• Feel less ‘nervous’
  • Likely include less detail (which is good!)
  • Leave people with something concrete to take away
  • Differentiate yourself from the majority of other presenters
  • Be more likely to inspire others… to change!

2 – ‘Clarify Underlying Values & Beliefs’

Inspiration involves a transfer of belief. If you do not believe in your message, idea or proposal, then why should anyone else?

Values and beliefs underpin any powerful message – sometimes, they might even be the message. There is tremendous power in the clarity with which you hold them.

In relation to what you need to communicate…

What DO you believe?

What DO you hold dear?

Get clear on that; harness that!

For example, for my part, I absolutely believe that…

1 The ability to speak powerfully is a skill, not a gift.

2 That as human beings we consistently underestimate the true value of our own personal experience.

3 That words can speak louder than actions (!)

These simple beliefs absolutely underpin the work that I do – and that comes across in the way that I deliver. (In my experience, mental focus is far more important for delivery than pure ‘delivery technique’).

As a simple exercise, complete the following sentence:

“I absolutely believe…”

Keep it simple.

There is power in the single-mindedness of your answers.

3 – Find The ‘Critical Moments’ In Your Stories

Storytelling is often cited as the key to inspirational impact – and with good reason. Personal experience exudes Certainty. After all, you’ve lived it. You were there. No-one can dispute the fact that you’ve had that experience (assuming of course it’s genuine – so, no lies!)

What is often underestimated is the importance of drilling down into the specific ‘Critical Moments’ within those stories, to unearth the precious gems that ignite the interest of listeners.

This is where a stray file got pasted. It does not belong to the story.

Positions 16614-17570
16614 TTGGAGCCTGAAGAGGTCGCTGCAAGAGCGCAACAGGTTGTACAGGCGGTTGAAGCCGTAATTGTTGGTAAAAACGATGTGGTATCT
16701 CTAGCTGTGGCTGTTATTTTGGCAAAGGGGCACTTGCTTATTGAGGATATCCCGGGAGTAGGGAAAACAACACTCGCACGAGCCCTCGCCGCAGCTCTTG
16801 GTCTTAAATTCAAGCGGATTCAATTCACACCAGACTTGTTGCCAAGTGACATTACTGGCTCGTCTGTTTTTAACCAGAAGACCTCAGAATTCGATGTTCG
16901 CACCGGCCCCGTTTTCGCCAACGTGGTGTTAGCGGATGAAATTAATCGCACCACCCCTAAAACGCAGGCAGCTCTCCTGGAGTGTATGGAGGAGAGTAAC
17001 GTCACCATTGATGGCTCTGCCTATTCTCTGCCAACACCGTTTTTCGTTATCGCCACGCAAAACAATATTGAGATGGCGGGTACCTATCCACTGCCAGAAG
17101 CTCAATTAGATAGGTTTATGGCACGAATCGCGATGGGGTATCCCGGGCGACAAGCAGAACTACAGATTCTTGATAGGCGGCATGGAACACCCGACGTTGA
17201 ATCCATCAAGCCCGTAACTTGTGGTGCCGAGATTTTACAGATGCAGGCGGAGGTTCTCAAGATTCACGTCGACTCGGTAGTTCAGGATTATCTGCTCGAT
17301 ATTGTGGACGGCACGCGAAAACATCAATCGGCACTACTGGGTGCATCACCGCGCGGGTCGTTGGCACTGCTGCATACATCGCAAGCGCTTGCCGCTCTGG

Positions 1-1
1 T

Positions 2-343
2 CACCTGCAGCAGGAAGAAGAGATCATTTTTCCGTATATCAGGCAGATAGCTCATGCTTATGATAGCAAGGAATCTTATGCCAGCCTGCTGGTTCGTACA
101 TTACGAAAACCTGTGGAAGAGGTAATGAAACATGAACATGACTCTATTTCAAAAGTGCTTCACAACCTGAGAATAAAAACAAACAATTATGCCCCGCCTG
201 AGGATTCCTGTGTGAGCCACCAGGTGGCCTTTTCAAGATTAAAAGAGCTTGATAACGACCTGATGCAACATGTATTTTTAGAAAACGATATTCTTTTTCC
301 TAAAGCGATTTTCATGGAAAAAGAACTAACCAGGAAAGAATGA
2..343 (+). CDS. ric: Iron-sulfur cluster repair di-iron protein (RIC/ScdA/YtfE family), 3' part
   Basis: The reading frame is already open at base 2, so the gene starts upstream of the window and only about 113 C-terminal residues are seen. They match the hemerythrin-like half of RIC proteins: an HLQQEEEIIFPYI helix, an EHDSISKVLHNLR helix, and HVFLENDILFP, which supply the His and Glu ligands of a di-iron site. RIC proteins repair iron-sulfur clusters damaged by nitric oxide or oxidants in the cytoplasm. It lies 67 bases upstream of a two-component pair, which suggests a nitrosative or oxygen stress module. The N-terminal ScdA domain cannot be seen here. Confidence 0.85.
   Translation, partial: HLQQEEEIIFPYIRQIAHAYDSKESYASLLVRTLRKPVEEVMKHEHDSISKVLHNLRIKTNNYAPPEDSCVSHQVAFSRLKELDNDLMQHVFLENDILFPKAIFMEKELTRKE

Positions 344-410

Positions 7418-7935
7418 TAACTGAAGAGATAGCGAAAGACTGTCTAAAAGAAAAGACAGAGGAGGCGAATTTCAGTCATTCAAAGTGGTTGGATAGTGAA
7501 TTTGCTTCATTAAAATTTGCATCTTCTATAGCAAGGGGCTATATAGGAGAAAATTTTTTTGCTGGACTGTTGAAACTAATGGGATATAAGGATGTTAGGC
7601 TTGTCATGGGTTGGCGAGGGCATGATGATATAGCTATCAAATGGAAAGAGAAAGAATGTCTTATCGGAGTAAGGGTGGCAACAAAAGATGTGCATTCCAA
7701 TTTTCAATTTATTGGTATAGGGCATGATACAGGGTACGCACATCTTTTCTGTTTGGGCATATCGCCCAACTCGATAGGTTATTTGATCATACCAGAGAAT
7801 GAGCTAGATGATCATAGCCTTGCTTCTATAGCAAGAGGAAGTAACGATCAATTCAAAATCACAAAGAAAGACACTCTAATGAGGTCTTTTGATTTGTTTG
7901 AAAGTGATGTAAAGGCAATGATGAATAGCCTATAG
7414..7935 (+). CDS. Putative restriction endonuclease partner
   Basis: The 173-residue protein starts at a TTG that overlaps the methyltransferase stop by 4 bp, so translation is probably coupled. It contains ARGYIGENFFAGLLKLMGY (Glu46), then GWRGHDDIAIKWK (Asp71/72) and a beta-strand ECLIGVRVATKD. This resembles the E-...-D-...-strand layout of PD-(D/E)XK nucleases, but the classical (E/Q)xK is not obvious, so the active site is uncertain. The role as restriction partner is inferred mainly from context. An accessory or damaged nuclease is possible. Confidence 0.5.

Critical Moments are the gold of storytelling. Just like gold in the natural world, they’re not just lying around. They have to be dug for, retrieved and refined…

Reflect for a moment on a story you’re fond of telling.

What was the Critical Moment of that story? The tipping point, if you like. The point at which things changed.

What precisely happened? Where were you? Who was there? What was said…?

4 – Discover Dialogue

Dialogue is a very effective tool for conveying the drama of a Critical Moment. Through the use of dialogue, your story enters into the present tense. Listeners hear the voice of the character (rather than you the speaker). Emotionally, this makes for a more intense – and so, potentially inspiring – experience.

Contrast the following two statements:

A member of the Danish royal family was depressed and wondering whether or not to commit suicide.

To be or not to be.

Give your characters a voice.  If it’s you, voice your own words as they were said at the time; you’ll find you achieve a deeper emotional connection.

Over to you

How will you make a change? Which ONE tip will you make use of next time you present or when you talk to any group or person you need to influence?

About Simon

Simon Bucknall is from Toastmasters International and was the runner-up in the 2017 Toastmasters World Championship of Public Speaking. Since 1924, the organisation has helped people of all backgrounds become more confident in front of an audience. There are more than 300 clubs in the UK and Ireland with over 7,500 members.